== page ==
After last week’s turmoil, global markets are making a positive start to this one.
Most major European and Asian stock indexes rose Monday, with London, Paris and Frankfurt all gaining more than 1% in early trading. Shanghai closed up 0.8%.
Dow futures also climbed, adding 0.7% around 3:30 a.m. ET.
But some markets still struggled to shrug off last week’s gloom. Hong Kong’s Hang Seng index slipped 0.2% and the benchmark Australian index lost 0.3%.
Last week was rough for stock investors around the world.
Major indexes in Asia took especially heavy hits, with Hong Kong and Shanghai plunging nearly 10% over five days of rocky trading.
European markets also suffered. Stock averages in London, Frankfurt and Paris fell around 5%.
The losses in Europe were similar to those in the U.S. where the Dow and the S&P sank about 5%, marking their worst weekly decline since 2016.
Although the steep drops and volatile trading evoked memories of the scary days of the financial crisis in 2008, the market and economy are now in vastly better shape. Unemployment is at its lowest level in 17 years, and the banking system has mostly healed.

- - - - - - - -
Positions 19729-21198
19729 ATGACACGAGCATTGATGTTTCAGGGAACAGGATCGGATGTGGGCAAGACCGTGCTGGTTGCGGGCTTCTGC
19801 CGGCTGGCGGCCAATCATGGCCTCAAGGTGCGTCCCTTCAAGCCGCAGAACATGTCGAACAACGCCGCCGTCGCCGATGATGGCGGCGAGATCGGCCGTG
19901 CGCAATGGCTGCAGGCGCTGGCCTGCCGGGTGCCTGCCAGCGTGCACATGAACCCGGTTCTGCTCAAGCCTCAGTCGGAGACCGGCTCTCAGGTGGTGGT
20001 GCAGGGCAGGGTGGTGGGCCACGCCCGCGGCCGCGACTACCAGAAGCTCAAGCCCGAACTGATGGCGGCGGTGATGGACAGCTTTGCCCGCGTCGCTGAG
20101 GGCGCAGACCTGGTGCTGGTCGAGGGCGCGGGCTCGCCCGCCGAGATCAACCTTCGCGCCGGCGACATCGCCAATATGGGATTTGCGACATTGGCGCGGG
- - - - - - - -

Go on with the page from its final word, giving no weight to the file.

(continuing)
But a recent piece of good economic news — a pickup in wage growth in the U.S. — has unsettled investors, raising questions about what the U.S. Federal Reserve will do next.
If inflation accelerates, driven in part by higher wages, the Fed could raise interest rates more often and more steeply than previously anticipated. Higher rates would increase the cost of borrowing, potentially eating into companies’ profits and making their stock less attractive.
But some analysts say the worries are overdone, suggesting the strong economy means the stock market will eventually bounce back from its recent slump.
— Matt Egan, Alanna Petroff and David Goldman contributed to this report.
CNNMoney (Hong Kong) First published February 12, 2018: 3:01 AM ET